“Each player seemed to have their own way of dealing with the downtime of the changeover,” said Dara. “Some talked to themselves, meditated, read notes, broke racquets, and so on. “Similarly, on social media were seeing how people are getting through quarantine with puzzles, baking, workouts, making art, zooming, anything and everything. We’re resilient and tough that way.”

What they’re writing

Stuart Fraser, Times of London tennis correspondent on Coco Gauff, who wrote a first-person essay for the Behind the Racquet Instagram series this week: “The admission by 16-year-old Coco Gauff yesterday that she suffered depression during her rise to frame was sad to hear but not a surprise. Tennis is a sport in which there are countless tales of teenagers being overwhelmed by the pressure and expectation on their shoulders. Gauff is remarkably mature for her age and often a beacon of positivity in her press conferences, but even she is not immune to the mental health struggles that tennis can inflict on young people. The gladiatorial and global nature of the sport makes for an upbringing that is far from normal, and it can have lasting effects.”

What they’re podcasting

Patrick McEnroe, younger brother of Hall of Fame great John McEnroe, is a former pro and U.S. Davis Cup captain. Now, in addition to being an ESPN tennis commentator and analyst, he’s recently started a podcast, Holding Court With Patrick McEnroe – but with a twist. His guests are not only great conversationalists – among them so far, Billions creator Brian Koppelman and SNL and 30 Rock producer Marci Klein – they are all tennis fanatics.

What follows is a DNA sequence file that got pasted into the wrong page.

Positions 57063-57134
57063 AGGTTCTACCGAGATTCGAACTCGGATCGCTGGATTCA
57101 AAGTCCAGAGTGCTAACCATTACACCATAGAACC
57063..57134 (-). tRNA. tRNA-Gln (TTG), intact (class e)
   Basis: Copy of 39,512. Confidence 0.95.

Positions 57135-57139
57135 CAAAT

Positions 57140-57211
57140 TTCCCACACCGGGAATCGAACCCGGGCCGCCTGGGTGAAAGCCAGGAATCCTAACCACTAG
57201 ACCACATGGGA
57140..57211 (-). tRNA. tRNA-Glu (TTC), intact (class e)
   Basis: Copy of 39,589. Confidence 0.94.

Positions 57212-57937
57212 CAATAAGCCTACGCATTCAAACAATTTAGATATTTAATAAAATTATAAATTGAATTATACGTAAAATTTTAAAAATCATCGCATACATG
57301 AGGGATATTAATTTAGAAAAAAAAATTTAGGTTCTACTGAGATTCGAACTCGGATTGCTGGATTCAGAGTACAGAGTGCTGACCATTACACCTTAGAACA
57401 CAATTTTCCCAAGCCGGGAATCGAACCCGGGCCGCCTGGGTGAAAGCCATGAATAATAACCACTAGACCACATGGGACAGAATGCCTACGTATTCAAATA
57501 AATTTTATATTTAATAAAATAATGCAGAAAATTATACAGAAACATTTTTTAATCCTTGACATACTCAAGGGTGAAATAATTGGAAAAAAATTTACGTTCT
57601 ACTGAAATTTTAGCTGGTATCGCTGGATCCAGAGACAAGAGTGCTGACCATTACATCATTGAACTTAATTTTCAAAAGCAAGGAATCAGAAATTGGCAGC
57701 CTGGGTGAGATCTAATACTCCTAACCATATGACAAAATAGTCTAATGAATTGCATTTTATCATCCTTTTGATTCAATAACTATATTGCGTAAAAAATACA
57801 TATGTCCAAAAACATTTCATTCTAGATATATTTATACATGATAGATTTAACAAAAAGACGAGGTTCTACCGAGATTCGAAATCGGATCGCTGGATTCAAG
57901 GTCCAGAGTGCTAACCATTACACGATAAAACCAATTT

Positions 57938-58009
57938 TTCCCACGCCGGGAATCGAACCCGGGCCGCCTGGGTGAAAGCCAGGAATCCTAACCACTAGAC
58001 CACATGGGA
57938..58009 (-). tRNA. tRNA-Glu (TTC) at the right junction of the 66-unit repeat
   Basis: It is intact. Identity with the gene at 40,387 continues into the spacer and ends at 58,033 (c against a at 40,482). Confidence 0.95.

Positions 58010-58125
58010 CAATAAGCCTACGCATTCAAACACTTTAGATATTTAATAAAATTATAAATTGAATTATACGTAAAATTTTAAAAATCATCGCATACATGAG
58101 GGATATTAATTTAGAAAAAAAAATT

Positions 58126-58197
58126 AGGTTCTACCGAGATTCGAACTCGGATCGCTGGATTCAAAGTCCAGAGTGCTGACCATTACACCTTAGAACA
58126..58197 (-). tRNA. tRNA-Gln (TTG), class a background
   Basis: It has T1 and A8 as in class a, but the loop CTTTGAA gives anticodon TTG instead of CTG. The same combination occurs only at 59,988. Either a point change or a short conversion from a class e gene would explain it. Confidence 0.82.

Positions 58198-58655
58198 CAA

Listen at holdingcourt.buzzsprout.com.

What they’re watching

With no Wimbledon Championships this year, it leaves a big void for all tennis fans. However, the Wimbledon YouTube channel has become a destination for reliving classic moments from the Open Era, both current – such as last year’s Novak Djokovic-Roger Federer men’s final or something from years gone by. It’s also a great opportunity to see past greats in action, whether it be Bjorn Borg, John McEnroe, Martina Navratilova or Chris Evert.

Worth a good look for sheer excitement and tension is the 1995 women’s final between Steffi Graf and Aranxa Sanchez-Vicario, won by Graf, 4-6, 6-1, 7-5. It was her sixth of seven Wimbledon crowns. What is significant about this highlight reel is that with the score tied at 5-5 in the third set, Graf and Sanchez-Vicario produced one of Wimbledon’s greatest games in its storied history. It featured 32 points and 13 deuces and lasted 20 minutes. As Steve Tignor wrote for Tennis.com:

“Sanchez-Vicario fist-pumped after her winning points, until she couldn’t fist-pump anymore. Graf kept up her stony facade, until she couldn’t keep it up anymore, and finally broke up laughing. The NBC commentators, Dick Edberg and Chris Evert, celebrated each winner and counted each deuce, until they finally went silent and let the points speak for themselves.”

What they’re tweeting

David Law, co-host The Tennis Podcast, reacting to news that the Laver Cup has been cancelled for 2020

ATP Tour / Finding Dimitrov in a sea of Wawrinkas

Tennis Australia / At home with Thanasi Kokkinakis